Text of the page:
“Having stopped off in a hundred and twelve countries during her four years as Secretary of State, Hillary Clinton, in her last week in office, seems intent on visiting almost as many televisions studios,” wrote John Cassidy on the New Yorker’s website earlier this week. “[S]he did “60 Minutes” on CBS… ABC, NBC, CNN, and Fox. Tomorrow, it’s the BBC. If you are a news producer at CNBC, Bloomberg, New York 1, or the Weather Channel, give the State Department a call.”
For all of Clinton’s personal prestige and tireless work ethic, most of the administration’s foreign policy accomplishments — the wind-down of two wars, the Osama bin Laden killing, the Libya intervention — were the product of a group decision-making process, with Obama undeniably at the head of the table and equal weight given to players like U.N. Ambassador Susan Rice, Defense secretaries Bob Gates and Leon Panetta, National Security Adviser Tom Donilon and Vice-President Joe Biden, a Clinton admirer who own gaze is firmly fixed on 2016…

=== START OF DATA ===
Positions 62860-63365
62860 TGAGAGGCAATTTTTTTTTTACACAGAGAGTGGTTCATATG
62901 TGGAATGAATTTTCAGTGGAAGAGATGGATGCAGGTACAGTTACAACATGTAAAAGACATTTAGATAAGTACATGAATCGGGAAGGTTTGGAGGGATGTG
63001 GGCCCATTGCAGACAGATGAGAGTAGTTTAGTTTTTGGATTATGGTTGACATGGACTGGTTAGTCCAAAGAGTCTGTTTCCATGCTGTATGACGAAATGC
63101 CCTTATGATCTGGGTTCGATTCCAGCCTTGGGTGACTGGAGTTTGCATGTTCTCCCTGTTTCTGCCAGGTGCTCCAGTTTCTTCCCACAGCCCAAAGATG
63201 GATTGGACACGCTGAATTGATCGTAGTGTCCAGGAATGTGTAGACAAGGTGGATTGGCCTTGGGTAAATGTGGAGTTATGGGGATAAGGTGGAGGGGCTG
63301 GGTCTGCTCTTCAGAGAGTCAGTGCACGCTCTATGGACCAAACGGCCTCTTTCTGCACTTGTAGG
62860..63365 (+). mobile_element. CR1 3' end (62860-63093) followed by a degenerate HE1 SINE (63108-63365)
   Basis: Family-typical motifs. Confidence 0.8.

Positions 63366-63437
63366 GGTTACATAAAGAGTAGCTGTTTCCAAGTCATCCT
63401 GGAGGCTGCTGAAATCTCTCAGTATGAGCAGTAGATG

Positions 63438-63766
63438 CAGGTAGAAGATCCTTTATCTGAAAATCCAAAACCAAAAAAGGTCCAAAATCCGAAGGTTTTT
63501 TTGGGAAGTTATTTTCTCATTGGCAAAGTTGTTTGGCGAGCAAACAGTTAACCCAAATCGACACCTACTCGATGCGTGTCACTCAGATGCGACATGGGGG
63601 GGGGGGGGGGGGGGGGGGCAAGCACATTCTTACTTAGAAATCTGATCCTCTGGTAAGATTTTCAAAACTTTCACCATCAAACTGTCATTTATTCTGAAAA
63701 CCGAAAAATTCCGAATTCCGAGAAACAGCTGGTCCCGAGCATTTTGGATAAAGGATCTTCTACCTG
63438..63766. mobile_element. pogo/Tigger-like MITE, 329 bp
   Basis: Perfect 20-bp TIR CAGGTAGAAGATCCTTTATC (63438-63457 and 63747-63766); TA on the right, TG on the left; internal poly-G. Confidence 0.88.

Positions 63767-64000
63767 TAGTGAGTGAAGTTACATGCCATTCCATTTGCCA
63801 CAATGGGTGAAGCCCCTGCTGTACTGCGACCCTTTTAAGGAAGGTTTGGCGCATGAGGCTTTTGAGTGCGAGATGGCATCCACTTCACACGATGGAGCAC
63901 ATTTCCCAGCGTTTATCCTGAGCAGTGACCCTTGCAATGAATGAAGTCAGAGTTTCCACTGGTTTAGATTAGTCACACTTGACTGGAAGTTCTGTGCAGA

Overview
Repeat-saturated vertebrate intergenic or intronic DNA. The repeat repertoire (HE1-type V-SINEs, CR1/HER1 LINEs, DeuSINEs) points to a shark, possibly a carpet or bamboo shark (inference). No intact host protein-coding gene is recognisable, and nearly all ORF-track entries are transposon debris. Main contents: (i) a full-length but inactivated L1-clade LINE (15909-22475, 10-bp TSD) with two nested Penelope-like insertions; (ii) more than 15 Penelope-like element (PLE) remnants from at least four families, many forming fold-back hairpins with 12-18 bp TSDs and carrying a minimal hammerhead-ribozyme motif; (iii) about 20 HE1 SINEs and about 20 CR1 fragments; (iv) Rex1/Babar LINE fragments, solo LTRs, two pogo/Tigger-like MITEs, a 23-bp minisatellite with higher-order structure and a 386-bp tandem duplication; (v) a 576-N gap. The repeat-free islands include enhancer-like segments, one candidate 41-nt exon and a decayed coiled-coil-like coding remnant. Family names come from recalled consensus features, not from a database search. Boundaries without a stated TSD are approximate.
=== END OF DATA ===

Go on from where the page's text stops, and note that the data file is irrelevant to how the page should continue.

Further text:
“I can see the parallels” between her struggles in 2008 campaign and her performance at State, says Kori Schake, senior foreign policy adviser to John McCain 2008 presidential campaign.
“Ask her assistant secretaries at gunpoint, ‘tell me honestly what her top three priorities have been’ — I don’t think they could answer,” says Schake.